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The approximate anchorage of the Regatta marked with a pushpin. The tender transported use from the Regatta to the base of the island port.

Above is a screen capture from Google Earth, the entire Iquique harbor is pictured from Punta Negra (see photo from yesterday) to the base of the island port connected to the mainland with a road. The tender port is at this base, on the shore side. If you wish, download the following PDF document with a clearer image. You will need a PDF viewer.

Shipping containers being unloaded from the container ship San Christobal.

Here are some of the sights visible from the tender. I recall sitting next to the large rear window. Above is the large red container ship. From earlier posts, the San Christobal is docked at the outer berth. The ship is being unloaded, you can see a yellow shipping container on the crane.

Today, aneconomic reason for Iquque’s prosperity is the status as a duty free zone the government dubbed “ZOFRI.” Another is tourists flocking to this “Miami of South America” for duty free shopping (there is a mall), the shore lined with tall hotels and condominiums. Adventure-seekers love the surfing and hang gliding from the escarpment.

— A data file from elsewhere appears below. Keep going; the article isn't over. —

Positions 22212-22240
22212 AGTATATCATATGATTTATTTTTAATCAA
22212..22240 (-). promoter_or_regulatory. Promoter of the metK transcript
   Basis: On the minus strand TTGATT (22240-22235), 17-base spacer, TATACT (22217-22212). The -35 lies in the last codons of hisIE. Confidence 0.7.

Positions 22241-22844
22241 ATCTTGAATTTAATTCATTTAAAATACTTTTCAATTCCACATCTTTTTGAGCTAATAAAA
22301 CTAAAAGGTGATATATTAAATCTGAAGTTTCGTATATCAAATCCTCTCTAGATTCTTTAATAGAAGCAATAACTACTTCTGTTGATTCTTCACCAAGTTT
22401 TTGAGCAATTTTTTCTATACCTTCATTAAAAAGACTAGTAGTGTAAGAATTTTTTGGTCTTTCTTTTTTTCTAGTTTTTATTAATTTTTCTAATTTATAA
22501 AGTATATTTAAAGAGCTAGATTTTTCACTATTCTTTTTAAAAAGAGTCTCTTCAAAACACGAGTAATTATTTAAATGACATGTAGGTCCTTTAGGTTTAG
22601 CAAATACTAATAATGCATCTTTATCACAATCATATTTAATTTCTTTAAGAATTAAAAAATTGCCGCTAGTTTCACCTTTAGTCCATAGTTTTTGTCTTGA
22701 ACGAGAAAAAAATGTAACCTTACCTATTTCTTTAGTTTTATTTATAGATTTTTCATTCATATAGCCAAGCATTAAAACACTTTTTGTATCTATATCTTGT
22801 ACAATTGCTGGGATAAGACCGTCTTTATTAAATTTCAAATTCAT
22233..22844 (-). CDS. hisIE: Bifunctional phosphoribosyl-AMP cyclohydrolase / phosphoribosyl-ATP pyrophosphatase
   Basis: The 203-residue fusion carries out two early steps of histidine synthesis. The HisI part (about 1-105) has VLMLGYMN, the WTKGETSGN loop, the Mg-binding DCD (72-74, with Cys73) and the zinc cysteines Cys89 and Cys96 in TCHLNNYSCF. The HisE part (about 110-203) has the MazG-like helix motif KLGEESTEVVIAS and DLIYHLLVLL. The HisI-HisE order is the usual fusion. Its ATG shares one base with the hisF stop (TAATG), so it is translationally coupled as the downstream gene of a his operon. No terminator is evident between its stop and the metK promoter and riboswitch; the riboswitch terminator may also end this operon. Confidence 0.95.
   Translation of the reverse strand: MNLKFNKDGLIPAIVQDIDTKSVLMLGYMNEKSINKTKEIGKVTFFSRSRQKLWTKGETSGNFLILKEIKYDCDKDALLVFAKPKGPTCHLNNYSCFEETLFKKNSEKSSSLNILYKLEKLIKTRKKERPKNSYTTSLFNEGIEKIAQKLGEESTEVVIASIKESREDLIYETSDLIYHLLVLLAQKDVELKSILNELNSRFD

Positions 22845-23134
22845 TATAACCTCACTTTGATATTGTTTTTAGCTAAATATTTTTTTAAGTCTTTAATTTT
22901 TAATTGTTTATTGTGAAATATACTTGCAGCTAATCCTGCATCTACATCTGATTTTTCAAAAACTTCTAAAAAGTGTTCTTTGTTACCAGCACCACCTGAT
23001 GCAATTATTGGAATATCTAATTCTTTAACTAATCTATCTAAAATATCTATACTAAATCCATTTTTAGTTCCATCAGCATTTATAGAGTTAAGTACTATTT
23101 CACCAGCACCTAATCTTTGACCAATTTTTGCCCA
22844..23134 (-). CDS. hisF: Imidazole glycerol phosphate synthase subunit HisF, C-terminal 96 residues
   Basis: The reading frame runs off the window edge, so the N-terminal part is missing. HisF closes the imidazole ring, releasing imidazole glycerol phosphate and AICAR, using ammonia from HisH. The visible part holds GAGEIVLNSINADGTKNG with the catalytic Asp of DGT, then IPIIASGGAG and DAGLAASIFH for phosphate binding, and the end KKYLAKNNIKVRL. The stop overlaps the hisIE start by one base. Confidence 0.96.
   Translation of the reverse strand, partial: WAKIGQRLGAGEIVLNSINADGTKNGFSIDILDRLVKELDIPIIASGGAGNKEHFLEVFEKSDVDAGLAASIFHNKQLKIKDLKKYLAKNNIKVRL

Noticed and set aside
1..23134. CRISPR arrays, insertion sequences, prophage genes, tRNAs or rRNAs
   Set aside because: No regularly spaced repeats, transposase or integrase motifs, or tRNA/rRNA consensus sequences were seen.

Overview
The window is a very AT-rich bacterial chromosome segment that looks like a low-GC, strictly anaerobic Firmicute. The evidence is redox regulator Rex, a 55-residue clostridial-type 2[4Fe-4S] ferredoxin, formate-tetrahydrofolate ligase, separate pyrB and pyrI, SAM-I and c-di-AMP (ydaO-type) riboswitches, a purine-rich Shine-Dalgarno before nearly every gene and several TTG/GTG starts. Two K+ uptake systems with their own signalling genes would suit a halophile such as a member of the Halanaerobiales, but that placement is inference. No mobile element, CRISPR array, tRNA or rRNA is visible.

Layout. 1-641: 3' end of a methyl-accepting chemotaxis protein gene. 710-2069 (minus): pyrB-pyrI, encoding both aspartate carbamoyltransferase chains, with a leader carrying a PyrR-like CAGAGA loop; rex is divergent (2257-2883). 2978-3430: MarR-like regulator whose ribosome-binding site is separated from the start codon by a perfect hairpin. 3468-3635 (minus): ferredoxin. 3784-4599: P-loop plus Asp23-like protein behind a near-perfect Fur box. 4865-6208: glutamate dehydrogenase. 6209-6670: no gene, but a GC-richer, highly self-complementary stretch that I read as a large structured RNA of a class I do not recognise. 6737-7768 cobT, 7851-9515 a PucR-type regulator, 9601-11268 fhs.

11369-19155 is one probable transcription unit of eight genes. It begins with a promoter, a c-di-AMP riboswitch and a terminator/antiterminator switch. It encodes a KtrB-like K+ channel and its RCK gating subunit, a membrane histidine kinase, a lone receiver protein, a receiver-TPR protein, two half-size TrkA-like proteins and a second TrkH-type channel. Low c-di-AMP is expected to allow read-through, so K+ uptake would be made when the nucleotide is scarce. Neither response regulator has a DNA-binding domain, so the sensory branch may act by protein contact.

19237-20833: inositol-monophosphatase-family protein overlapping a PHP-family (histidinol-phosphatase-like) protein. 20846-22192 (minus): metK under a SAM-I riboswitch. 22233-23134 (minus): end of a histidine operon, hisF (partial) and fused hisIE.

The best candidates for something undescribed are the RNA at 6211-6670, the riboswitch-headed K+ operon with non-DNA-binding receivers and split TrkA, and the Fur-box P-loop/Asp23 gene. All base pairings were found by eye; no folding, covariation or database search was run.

Notice the fishing nets in the stern with yellow floats

This is the scene close to the tender port, past mooring for smaller fishing and other boats.

Replica of the Chilean navy ship Esmeralda sunk during the Battle of Iquique. It is a nautical “living museum.” From the website: “The museum script of the Museum ‘Emerald Corvette’ is represented by thirteen museum scenes that inspire the guided tour, where it was recreated what life was like on board on May 20, 1879, the day before the historic Pacific War day.” The Cathedral of the Immaculate Conception is to the right of the ship stern. Here is a previous post with more about the Esmeralda in historical context.